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The Student News Site of The Kinkaid School

The Falcon

The Student News Site of The Kinkaid School

The Falcon

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Students snore in psychology class study

Students+snore+in+psychology+class+study
Getty Images/iStockphoto

Students walked into psychology class with pillows and blankets in hand preparing to sleep for the duration of their second period. 

It might seem odd, but this was part of a major assignment. Students were participating in a sleep lab where they were allowed to sleep in class. 

Each year, Upper School psychology teacher Ms. Liz Chambers conducts a sleep study where students observe the effects of sleep on their body temperatures and heart rates. The study takes place following a unit titled “Biology of Behavior and Consciousness.” 

One of the main topics students learn about in this unit is the four stages of sleep. Students also study theories about why humans need to sleep and the purpose of dreams, nightmares and night terrors.

Ms. Chambers played a recorded reading of “Beauty and the Beast” to help the students fall asleep.

“I didn’t fall asleep, but I enjoyed listening to ‘Beauty and the Beast.’ It really calmed me down,” junior Caroline Nelson said.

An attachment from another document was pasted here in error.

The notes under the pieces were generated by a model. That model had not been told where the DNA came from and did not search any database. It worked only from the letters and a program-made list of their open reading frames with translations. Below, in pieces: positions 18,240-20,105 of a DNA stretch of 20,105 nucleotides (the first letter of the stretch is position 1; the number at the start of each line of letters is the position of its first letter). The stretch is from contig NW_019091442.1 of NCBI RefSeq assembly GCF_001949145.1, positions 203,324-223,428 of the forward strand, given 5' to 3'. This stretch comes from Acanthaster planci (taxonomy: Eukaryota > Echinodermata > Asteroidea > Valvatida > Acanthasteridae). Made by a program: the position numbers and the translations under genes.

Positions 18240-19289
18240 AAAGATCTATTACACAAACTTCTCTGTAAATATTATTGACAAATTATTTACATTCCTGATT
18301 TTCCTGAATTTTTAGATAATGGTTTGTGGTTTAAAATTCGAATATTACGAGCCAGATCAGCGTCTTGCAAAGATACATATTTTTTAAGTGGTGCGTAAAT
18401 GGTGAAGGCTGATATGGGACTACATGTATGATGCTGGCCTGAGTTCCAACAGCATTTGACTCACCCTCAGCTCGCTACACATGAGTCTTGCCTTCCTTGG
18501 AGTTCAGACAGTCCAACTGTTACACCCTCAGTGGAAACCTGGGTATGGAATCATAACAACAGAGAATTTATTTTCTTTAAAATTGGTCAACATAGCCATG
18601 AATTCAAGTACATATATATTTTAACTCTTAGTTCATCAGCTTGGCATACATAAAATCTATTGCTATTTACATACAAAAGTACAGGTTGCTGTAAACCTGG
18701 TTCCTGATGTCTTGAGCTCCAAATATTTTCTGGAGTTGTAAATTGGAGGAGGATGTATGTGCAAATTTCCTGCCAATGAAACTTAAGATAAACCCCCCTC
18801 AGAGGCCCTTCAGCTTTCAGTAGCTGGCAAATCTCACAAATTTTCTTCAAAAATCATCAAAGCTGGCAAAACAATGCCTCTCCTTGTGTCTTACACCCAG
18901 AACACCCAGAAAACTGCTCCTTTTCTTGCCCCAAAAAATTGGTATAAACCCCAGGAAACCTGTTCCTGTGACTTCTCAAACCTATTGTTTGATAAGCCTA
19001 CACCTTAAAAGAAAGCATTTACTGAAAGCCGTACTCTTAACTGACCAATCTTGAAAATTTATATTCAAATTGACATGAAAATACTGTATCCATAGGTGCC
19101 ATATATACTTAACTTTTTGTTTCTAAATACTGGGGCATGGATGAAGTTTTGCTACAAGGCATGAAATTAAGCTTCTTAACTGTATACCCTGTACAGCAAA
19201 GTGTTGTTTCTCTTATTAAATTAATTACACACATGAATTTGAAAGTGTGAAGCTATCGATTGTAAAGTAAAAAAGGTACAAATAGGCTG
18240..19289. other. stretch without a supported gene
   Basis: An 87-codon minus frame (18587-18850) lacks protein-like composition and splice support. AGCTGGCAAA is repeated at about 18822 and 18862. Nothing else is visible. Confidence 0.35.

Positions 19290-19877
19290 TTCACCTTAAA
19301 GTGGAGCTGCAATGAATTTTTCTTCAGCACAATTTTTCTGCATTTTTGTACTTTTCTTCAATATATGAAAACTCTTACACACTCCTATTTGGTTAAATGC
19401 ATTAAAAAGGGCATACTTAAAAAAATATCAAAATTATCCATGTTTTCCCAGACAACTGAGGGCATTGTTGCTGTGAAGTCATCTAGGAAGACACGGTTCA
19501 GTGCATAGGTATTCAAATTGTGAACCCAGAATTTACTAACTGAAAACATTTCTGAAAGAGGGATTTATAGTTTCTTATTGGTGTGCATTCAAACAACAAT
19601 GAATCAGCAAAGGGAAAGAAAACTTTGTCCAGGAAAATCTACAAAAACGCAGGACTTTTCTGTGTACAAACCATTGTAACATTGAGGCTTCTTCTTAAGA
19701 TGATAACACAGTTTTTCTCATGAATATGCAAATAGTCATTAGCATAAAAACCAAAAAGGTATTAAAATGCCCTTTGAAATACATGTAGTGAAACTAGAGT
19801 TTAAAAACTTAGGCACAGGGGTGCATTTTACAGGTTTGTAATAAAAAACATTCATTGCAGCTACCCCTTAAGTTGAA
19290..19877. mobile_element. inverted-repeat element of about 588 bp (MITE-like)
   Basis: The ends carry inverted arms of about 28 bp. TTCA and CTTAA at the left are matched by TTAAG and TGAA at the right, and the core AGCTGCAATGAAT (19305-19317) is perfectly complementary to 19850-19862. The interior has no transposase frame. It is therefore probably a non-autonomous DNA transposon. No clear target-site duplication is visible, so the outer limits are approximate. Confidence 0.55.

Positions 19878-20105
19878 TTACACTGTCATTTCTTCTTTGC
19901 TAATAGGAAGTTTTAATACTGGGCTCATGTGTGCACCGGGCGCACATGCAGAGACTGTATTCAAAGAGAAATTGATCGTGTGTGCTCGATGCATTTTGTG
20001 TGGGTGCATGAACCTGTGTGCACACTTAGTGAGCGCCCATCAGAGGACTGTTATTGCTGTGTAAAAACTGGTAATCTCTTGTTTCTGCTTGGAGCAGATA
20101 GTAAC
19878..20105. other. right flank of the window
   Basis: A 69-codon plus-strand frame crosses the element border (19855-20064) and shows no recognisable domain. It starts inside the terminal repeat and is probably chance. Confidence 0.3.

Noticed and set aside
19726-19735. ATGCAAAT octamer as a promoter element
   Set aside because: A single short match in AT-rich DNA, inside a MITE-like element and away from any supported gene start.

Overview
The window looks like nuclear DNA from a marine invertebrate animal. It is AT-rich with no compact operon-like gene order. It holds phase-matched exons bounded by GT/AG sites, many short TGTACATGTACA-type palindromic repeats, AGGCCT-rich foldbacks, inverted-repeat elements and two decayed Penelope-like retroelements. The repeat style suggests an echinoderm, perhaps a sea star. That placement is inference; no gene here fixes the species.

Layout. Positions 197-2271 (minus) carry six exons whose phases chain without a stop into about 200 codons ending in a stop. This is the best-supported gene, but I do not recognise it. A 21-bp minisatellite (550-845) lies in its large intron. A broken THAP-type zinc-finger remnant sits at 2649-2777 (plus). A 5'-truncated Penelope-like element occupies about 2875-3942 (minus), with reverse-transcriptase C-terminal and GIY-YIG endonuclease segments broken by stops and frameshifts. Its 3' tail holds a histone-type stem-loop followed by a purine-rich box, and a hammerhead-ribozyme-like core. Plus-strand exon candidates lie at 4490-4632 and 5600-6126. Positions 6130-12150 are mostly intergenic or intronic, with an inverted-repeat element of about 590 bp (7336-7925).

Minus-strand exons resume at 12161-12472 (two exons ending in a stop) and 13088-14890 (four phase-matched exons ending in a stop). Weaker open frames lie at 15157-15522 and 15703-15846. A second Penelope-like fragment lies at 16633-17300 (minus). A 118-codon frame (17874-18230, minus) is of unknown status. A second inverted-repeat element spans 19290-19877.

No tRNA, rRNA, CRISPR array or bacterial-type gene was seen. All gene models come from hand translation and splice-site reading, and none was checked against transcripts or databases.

Before falling asleep, students used a thermometer to measure their body temperature and a heart rate monitor to take their heart rates. 

“We learned that our body temperatures and heart rates are supposed to lower after sleeping,” junior Landon Carrillo said. 

The students put that to the test. After an hour, students took their temperatures and heart rates again. 

The students used what they last remembered from the story, along with their starting and ending temperatures and heart rates to determine what stage of sleep they were in. 

“Every year this lesson is a favorite with the students because it gives them a hands-on way to see what we’re learning in action,” Ms. Chambers said. “And when else would you get to sleep at school?”

Overall the lab was a success. Almost all the students who participated noted that their heart rates and body temperatures had dropped. 

I felt a lot calmer than when we started the lab, and I really enjoyed relaxing while also learning something new about myself” junior Jack Paris said.

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